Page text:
When you’re in a car accident, it’s a good idea to have law enforcement show up and write a report. In fact, if there’s an injury or property damage at or above $1,000, you are required to get a police report and file it within ten days of the accident if the officer has not done so already.
In the immediate aftermath of a crash, it can be hard to explain everything that happened to the police while they’re taking notes. At the same time, the police are human, too. Mistakes can be made by any party, but once they’re in the report (and you realize it after the fact), can those errors be corrected? Yes, they can and should be—a mistake in a report could affect the outcome of an insurance claim.
How do mistakes in the report happen?
Whether they’re getting several different versions—one from you, one from the other party, and even those of witnesses—of what occurred or evidence was simply overlooked, the police may make mistakes on the accident report. Errors of fact are generally easy to fix. They may include:
- Incorrect driver license numbers
- Misspelled names
- Incorrect make, model or color of vehicles
- Transposition errors
- Errors in insurance company or policy number
- Incorrect addresses or phone numbers of those involved in the accident
- Errors in the accident diagram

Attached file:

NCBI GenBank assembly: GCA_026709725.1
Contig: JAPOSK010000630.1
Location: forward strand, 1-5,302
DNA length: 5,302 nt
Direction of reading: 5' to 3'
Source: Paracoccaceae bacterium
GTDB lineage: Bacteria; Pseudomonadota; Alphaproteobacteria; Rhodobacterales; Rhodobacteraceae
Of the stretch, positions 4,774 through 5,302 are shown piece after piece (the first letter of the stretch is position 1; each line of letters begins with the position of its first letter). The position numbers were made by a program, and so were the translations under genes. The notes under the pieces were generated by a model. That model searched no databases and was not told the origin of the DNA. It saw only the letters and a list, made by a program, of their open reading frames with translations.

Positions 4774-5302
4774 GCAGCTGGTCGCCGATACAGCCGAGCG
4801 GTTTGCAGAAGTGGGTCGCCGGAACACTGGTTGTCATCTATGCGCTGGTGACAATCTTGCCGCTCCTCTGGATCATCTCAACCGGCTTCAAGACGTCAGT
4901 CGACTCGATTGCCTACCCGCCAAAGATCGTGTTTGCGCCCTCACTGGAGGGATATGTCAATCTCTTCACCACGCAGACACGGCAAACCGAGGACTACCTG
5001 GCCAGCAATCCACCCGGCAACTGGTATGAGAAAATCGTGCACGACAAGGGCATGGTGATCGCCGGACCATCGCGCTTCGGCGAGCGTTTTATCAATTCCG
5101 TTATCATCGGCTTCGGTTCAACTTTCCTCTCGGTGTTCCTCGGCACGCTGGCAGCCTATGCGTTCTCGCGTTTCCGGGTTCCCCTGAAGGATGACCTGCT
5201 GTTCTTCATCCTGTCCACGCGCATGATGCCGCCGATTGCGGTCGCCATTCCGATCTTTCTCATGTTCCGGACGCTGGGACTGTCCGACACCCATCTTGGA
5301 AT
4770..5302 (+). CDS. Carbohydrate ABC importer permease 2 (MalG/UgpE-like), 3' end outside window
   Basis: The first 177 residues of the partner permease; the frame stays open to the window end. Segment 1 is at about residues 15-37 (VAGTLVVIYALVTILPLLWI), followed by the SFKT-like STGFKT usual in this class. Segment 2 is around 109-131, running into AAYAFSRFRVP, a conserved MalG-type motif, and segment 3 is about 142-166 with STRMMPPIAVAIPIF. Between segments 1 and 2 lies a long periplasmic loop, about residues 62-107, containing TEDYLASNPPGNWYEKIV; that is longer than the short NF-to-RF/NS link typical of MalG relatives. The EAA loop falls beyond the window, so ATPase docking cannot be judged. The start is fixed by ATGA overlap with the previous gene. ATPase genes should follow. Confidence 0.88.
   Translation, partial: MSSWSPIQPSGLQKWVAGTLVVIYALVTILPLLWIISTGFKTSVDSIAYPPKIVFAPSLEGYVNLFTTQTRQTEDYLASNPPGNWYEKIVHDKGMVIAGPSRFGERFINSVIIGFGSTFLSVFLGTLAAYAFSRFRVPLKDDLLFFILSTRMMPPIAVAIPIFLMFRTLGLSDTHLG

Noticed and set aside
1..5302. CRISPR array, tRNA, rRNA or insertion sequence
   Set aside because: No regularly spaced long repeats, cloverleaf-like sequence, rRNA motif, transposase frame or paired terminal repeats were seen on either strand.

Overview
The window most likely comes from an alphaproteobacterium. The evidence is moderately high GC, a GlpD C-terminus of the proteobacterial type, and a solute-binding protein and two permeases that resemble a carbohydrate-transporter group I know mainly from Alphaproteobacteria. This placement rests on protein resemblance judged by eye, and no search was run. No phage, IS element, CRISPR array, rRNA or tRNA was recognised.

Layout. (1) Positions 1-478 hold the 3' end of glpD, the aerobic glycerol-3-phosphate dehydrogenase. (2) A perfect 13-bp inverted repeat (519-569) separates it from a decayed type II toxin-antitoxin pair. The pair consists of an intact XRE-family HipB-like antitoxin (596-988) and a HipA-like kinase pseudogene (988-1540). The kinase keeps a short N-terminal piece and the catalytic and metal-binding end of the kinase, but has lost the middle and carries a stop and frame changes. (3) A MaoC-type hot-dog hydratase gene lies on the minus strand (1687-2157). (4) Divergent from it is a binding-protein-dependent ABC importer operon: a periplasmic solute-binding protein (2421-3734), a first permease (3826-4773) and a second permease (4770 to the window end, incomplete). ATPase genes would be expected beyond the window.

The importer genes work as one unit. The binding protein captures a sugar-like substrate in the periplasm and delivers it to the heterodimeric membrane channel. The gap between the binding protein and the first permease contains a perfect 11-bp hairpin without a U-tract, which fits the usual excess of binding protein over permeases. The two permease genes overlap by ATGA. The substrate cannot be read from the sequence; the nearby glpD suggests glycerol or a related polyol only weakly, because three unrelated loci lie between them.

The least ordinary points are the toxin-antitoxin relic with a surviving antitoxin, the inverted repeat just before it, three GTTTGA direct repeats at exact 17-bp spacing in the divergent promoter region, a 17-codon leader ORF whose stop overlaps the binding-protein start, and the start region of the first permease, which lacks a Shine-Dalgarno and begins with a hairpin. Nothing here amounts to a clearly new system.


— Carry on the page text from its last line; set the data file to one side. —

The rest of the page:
Judgment errors and disputed facts are trickier. For example, the officer may feel that you were confused and interpret that as the possible influence of drugs or alcohol, without proof. Or he or she may have misinterpreted a statement. There can also be disputes regarding conclusions made by the police as to whether you or the other driver was speeding, or a contradictory account by a witness. The officer may also have added an opinion as to who was at fault. Remember, just because it’s what the officer put down in the report, it is still an opinion.
How to correct mistakes on a police report
Often, the easiest thing to do is to contact the investigating officer’s police department. If you’re not sure of the officer’s name, a name and/or badge number is on the receipt they typically give you at the scene. If they put down the wrong model of your car or transposed the numbers on your license plate, that can be easily corrected. When errors are more complicated or involve opinion over fact, you can appeal to the officer’s superior.
At what point should you involve an attorney? If a police report is pivotal to the insurance company’s settlement offer, or if the injuries you or a family member sustained are severe enough, working with a qualified Texas vehicle accident attorney will be in your best interest.
Don’t let police report errors keep you from getting the best possible compensation
If you have been in a car crash and believe that there are critical mistakes in the police report, contact our League City law firm today. To schedule a free consultation, please call us at (281) 645-5000 or contact us online.